Even though this article’s publication was only six years ago, the ways that technology has advanced is evidenced in the outdated supportive evidence which Rettburg provides (like Facebook not allowing you to post gifs) (23). Something which has remained a constant, and which I believe has actually grown to be a larger part of our virtual-social realities, is Marwick’s position that social media platforms filter content based upon the poster’s conformance to practicing and presenting their digital footprint as one of the “effective neoliberal subject” (23). The players in capitalism’s ever-evolving digital playground hold stakes in technological filters conforming to and promoting cultural filters—the one’s that tell you to be thinner, have “clearer” skin, cover up with this makeup brand, introduce your body with these garments. Capitalism thrives off of social media filters’ implicit messages of who is acceptable and good content, and how they arrived to this point of “good” and therefore desirable—with the products that encourage our cultural/physical/mental filtering of self, a form of self-policing to adhere to the neoliberal state’s expectations.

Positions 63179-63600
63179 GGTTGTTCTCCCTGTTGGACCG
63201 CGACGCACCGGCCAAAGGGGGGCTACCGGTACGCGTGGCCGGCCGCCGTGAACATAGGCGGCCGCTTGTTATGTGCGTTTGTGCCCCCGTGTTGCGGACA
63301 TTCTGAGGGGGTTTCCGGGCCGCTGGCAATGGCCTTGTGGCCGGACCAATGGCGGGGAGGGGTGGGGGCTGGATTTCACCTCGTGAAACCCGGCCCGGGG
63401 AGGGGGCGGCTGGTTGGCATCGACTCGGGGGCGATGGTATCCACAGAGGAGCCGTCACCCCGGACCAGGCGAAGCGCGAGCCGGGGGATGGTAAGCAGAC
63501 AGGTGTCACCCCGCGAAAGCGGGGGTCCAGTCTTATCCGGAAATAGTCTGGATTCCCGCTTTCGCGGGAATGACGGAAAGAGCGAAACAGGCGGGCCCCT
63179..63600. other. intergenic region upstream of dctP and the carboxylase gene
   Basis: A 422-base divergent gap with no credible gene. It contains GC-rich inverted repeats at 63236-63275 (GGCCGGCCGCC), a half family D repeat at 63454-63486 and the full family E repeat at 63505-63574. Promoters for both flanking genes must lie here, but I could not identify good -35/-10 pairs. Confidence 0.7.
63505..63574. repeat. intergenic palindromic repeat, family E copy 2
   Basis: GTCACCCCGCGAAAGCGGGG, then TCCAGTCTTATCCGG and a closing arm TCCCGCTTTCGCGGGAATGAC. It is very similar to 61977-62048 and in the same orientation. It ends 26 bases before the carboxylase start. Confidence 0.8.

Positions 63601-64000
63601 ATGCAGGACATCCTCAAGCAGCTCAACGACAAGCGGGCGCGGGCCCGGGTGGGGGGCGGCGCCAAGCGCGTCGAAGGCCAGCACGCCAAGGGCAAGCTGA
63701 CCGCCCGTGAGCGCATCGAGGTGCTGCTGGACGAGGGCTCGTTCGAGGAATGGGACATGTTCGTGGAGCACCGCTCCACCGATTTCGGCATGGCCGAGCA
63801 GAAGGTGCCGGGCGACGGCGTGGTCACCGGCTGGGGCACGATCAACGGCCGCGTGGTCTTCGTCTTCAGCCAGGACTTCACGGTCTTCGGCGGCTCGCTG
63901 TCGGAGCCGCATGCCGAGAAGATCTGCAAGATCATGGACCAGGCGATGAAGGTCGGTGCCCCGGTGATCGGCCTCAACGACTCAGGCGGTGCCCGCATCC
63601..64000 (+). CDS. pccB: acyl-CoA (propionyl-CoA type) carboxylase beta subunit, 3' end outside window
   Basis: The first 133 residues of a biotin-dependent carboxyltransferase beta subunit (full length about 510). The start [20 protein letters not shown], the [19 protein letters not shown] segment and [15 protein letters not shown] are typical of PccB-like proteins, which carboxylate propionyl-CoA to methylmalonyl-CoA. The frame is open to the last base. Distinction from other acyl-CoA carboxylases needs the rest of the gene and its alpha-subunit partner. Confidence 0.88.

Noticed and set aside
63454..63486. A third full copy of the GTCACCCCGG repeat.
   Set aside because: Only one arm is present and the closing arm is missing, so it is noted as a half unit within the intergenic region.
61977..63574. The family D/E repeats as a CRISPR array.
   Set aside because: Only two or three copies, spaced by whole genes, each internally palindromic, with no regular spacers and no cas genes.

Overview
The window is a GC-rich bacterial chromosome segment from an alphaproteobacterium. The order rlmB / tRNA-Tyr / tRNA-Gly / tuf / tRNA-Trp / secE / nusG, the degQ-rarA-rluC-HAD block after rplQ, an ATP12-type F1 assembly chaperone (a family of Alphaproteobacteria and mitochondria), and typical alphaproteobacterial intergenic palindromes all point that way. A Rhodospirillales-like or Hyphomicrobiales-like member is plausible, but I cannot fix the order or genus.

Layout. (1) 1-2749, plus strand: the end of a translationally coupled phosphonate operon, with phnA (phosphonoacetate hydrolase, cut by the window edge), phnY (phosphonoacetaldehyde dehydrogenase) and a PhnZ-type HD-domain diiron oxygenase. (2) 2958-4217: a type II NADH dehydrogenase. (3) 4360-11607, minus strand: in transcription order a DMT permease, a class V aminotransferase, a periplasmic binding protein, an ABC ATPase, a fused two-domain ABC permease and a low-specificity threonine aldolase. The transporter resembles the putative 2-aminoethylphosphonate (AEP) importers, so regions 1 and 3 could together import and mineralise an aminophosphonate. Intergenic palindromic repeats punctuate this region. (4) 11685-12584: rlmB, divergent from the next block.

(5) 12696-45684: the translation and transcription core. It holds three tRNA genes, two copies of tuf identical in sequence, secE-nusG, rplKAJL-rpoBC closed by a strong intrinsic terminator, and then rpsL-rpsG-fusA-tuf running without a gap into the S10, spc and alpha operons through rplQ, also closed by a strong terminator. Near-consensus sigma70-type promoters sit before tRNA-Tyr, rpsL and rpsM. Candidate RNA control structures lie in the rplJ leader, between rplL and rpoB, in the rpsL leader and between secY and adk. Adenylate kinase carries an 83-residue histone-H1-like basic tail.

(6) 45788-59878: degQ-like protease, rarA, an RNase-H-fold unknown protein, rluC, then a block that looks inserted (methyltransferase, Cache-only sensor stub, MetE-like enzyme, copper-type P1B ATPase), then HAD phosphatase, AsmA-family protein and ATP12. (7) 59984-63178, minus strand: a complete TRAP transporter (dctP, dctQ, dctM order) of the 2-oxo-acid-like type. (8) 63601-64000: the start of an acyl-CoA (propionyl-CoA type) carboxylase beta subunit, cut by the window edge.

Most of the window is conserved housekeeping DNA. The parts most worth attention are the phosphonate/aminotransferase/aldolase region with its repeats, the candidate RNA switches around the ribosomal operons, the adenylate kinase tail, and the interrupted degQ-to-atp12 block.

Even though I recognize this each time I open Instagram, I still find myself following influencers who may have knowledge (or products) for “self-improvement”; I still find myself interacting with the ads Instagram gives me, even though I’m aware of the filters which have designed this content promotion to target me and my perceived interests specifically. What does resistance to the neoliberal order look like when we are increasingly (especially at a time when, for those of us who are so privileged, our lives have literally become “remote” and “digital”) dependent upon the internet and social feeds and apps to maintain relationships, personal and professional, and to conduct work necessary for our survival or circumstances (i.e., to get your paycheck, to continue school because you’ve already taken out the loans, etc. . . .)? At a time of public crisis and collapse evidencing capitalist structures’ shortcomings all around us, what does our dependence upon “essential workers” (grocery store workers, garbage collectors, water service folk . . .) who cannot operate in a remote/digital capacity have to say about the limitations or necessary exclusions which the neoliberal order facilitates? What does it say especially when considering the negative narratives and rhetorics we’d built around such essential occupations before, when the rest of us could “work normally”?